Monday, May 29, 2006

A day of birds

The day started with the birds, and a photograph of two young women in the February snow in 1923.

One of the dogs and I were up very early for a morning ramble through the vacant lots and back streets of our little town. The grass has grown high in the lot nearest our store building, and is flowering in wonderful plumes of purple and whitened green. The blackberry vines that ramble at the street edge are full of starry white blossoms and bird's nests. The grass is sprinkled with yellow rattletrap flowers (they are kind of like snapdragons) and blue flax. An old rose grows up a pine tree and opens one bright red blossom after another.

The sparrows have hatched many of their little ones, and dart back and forth feeding them. The ravens perch boldly and make their many sounds: sounds of water gurgling, sounds of murmuring and clicks. The blue jays scold loudly, the little swallows dark about.

My dog Champ, the one with the nerve damage and the bandaged foot, always wants to fly when he sees the birds. The ravens are particularly tempting to him: they seem to enjoy hopping to bushes nearby, fluttering to the large oak trees, quirking their wise raven heads and inwardly laughing. Champ jumps up, and reaches the end of the leash, and looks at me with reproach.

My youngest child used to watch the ravens with much care, and ask me to teach him how to fly. These days he no longer believes I have that power. Back when he was smaller, and conscious of many things the rest of the family did that he could not, at least not yet, like walk or run (he walked at last when he was past 3, at a birthday celebration my mother arranged for me--it was a grand celebration)--when Gabe was smaller I think he figured the family did other things he couldn't do. Things like flying. And so he'd ask, and never be content when I'd say "my love, I don't know how to fly".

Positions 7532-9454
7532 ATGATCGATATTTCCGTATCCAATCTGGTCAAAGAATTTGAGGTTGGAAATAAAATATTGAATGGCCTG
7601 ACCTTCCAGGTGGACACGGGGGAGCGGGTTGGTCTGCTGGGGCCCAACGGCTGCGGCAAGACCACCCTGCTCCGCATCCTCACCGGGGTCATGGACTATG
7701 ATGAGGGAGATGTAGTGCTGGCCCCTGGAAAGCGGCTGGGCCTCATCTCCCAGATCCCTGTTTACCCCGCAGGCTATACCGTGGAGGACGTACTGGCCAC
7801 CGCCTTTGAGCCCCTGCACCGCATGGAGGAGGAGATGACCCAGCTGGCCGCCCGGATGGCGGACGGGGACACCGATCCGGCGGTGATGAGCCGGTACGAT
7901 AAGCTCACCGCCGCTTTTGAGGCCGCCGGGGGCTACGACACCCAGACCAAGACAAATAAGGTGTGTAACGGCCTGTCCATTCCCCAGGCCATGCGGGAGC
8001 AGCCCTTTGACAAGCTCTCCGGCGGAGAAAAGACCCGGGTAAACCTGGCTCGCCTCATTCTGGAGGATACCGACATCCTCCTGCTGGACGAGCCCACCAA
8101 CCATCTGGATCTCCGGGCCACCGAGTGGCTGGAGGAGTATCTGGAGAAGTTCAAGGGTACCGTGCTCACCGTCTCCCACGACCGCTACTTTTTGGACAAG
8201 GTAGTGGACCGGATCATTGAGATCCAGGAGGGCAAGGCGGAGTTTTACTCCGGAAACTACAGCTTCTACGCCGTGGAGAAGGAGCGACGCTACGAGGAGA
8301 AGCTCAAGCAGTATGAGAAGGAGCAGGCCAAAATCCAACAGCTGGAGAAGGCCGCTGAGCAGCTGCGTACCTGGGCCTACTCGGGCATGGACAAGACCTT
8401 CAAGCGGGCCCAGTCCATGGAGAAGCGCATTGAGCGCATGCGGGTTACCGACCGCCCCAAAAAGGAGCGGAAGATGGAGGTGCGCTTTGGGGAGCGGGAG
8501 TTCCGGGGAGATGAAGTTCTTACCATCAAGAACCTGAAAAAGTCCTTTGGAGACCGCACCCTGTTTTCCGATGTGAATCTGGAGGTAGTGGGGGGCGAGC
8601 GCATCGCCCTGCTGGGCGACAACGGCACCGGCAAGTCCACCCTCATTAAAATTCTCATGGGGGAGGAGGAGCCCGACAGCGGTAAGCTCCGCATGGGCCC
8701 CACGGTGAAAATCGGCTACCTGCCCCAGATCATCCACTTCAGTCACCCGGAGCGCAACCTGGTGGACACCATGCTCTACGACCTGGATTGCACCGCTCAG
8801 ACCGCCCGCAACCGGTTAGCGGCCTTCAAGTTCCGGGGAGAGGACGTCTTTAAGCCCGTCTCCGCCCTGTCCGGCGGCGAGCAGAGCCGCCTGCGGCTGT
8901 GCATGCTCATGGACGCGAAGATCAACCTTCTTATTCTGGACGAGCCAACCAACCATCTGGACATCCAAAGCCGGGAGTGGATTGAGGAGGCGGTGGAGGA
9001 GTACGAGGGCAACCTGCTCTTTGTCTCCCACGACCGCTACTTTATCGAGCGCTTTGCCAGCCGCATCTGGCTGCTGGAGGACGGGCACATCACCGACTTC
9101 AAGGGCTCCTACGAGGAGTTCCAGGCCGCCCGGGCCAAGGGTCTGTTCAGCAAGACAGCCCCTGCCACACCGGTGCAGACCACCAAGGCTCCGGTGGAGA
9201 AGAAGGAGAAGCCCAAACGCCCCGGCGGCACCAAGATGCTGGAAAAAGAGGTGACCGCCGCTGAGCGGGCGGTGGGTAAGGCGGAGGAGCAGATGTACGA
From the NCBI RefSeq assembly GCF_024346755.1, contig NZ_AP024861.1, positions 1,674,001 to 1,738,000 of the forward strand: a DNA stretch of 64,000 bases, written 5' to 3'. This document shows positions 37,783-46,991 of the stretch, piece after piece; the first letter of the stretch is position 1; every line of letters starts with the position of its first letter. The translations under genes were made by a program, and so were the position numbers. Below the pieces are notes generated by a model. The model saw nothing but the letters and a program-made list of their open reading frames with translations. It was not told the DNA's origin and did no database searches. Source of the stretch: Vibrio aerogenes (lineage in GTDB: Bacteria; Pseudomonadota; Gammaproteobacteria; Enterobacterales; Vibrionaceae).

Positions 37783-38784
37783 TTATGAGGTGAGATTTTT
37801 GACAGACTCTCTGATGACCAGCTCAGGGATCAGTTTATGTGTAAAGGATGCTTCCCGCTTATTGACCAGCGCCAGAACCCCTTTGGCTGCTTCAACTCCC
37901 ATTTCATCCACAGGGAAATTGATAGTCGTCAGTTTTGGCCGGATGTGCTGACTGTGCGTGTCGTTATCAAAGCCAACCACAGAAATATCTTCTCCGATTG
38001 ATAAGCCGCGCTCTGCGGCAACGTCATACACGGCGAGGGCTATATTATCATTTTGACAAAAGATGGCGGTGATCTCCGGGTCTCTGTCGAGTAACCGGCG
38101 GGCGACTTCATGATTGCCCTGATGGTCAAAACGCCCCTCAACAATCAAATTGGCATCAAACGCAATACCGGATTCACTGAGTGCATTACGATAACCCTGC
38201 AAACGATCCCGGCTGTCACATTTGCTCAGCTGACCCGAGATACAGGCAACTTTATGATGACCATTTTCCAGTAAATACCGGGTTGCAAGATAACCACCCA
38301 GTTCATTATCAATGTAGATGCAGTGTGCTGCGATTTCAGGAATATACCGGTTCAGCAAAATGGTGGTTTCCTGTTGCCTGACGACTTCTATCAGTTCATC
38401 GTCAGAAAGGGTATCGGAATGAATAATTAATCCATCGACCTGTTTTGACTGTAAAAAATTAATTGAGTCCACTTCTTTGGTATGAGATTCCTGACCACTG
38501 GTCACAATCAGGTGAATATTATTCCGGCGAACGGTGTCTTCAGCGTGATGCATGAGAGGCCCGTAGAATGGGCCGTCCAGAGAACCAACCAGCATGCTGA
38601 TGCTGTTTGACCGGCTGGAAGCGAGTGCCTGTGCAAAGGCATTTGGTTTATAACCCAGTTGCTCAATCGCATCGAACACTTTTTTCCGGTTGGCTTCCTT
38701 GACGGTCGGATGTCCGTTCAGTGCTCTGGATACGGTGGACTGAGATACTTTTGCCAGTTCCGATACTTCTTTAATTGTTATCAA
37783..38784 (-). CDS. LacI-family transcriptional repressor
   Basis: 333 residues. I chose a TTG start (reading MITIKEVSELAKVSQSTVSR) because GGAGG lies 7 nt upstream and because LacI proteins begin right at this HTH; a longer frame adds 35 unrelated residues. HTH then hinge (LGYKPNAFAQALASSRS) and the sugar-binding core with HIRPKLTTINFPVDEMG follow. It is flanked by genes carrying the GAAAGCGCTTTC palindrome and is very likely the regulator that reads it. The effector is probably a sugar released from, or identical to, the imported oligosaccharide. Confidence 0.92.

He still insists that the whole idea of dying, by the way, is silly. "It's a lie" he says, very sternly, when anyone tries to be philosophical and say "well, we all must die someday". No one dies, he tells us. No one at all. And especially not him, and not his papa.

It's interesting to listen to his beliefs. I don't really discount them either; Down Syndrome or not, my child is in touch with things I may not understand.

But today, as I walked with Champ and talked to the ravens and the little birds as well, and gazed at the forest covered hills that ring our town--a thousand shades of green, a flash of dogwood blazing white--and up at the white clouds in a blue sky--it was with a sense of great delight and gratitude. It was almost as if I could fly. I love these hills with a passion that is as sharp as my love of my children. It's a physical longing, a connection. The white flowers of the blackberry fill my heart with comfort.

This is what my brother means, I think, when he writes me about the peace that passes all understanding. He has these moments as well, with his cat, in his garden, along the banks of his northern river.

And it's what my youngest brother too expresses as he talks of his green fields.

When I was little I worried a bit that I loved this world so well--the hills I wandered, the flowers, the little birds. I don't worry any more--I'll meet the face of the universe wherever it shows up for me; so what if I am so simple it shows up in the raven cry or my dog's comical wiggles?

The snow picture? One my grandmother sent to my grandfather. She and her best friend Ruth are clowning in the snow, faces shining with cold and mischief. Yes, the letters continue. In the most recent my grandfather mentions the name of a friend or mentor who, he says, raised rather than lowered the average goodness of the human race. The name is the one they'd give my father a year later. In 1923 they are discussing war. My grandfather cynically says it will simply take a few good speeches and some flag waving and a brass band and the country will be ready for yet another war to end all wars. My grandmother says she cannot bear to think so; she hates war with ever fiber in her being.